Toyota Motor Corp recently announced that it will not further expand in India as India has a high tax regime. This move is a huge downfall for the PM Narendra Modi as he is trying to lure global companies to balance the hammered economy amid the coronavirus pandemic.
Shekar Viswanathan, vice-chairman of Toyota’s local unit, Toyota Kirloskar Motor said that companies find it hard to build scale as the government keeps taxes on motorbikes and cars so high. High taxes mean all consumers will not have cars thus making factories sit idle and no creation of jobs, said Shekar.
“The message we are getting, after we have come here and invested money, is that we don’t want you,” Viswanathan said in an interview. In the absence of any reforms, “we won’t exit India, but we won’t scale up.”
In India taxes on cars, 2 wheelers and SUVs are as high as 28%. There are additional levies as well which range from 1% to 22% depending on the type of car, its length or engine size.
India is planning to offer incentives worth $23 billion to attract firms to set up manufacturing, people familiar with the matter said last week, including production-linked breaks for automakers.
In 2017, General Motors Co quit the country and Ford Motor Co decided last year to move most of its India’s asset into a joint venture with MM Ltd as they struggle a lot in the country to have buyers.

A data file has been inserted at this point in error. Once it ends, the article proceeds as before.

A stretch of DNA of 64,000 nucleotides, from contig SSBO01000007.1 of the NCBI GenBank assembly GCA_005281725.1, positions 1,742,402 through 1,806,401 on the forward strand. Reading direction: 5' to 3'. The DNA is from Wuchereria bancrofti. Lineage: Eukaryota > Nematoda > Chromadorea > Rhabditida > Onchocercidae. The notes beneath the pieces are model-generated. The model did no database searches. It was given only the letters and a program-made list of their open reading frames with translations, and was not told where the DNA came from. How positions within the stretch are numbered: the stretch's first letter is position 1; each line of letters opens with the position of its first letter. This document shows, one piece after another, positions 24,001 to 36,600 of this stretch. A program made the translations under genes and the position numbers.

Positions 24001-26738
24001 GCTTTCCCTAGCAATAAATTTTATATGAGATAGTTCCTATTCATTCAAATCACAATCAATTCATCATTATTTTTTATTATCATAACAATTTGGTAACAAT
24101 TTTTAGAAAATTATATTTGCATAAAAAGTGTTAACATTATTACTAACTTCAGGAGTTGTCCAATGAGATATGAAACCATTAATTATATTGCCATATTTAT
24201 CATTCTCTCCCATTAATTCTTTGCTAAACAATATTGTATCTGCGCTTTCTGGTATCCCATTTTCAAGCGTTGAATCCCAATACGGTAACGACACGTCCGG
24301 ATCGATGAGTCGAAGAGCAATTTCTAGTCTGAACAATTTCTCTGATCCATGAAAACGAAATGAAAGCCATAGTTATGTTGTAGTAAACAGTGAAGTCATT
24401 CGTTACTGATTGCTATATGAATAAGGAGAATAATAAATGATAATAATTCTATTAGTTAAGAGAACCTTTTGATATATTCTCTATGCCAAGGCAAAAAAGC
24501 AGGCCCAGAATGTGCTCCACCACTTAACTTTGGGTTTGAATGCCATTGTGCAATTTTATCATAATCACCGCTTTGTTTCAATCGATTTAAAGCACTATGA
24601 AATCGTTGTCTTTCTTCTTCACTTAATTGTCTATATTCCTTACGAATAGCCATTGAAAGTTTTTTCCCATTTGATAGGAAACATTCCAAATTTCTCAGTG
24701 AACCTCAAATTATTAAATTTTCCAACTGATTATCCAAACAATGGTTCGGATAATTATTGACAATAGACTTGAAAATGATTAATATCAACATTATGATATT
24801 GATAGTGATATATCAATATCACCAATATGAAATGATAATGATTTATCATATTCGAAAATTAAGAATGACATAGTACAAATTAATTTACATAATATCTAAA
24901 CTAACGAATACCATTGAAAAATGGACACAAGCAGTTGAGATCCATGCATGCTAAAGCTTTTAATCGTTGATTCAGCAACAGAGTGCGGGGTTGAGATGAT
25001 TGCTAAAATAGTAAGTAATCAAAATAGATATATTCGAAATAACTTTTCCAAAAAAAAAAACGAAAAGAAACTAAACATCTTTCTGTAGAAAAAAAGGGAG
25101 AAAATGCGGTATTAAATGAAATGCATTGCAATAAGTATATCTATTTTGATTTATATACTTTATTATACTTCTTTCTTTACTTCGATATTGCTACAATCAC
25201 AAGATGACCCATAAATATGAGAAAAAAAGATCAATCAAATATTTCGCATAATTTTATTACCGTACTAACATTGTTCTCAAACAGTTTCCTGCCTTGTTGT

Taxes on electric vehicles, currently 5%, will probably also go up once sales increase, Viswanathan said, referring to what he says has become a pattern with successive governments in India.
Although, discussions are going on between ministers to reduce the taxes. However, Prakash Javadekar, India’s Heavy Industries Minister said earlier this month that there may not be an immediate agreement on an actual cut.
“Market India always has to precede Factory India, and this is something the politicians and bureaucrats don’t understand,” Viswanathan said. Modi’s much-touted Make in India is another program aimed at attracting foreign companies.
He said that India should create a demand before asking firms to set up shops. He added that as soon as a product performs well, the government slaps it with a higher and higher tax rate.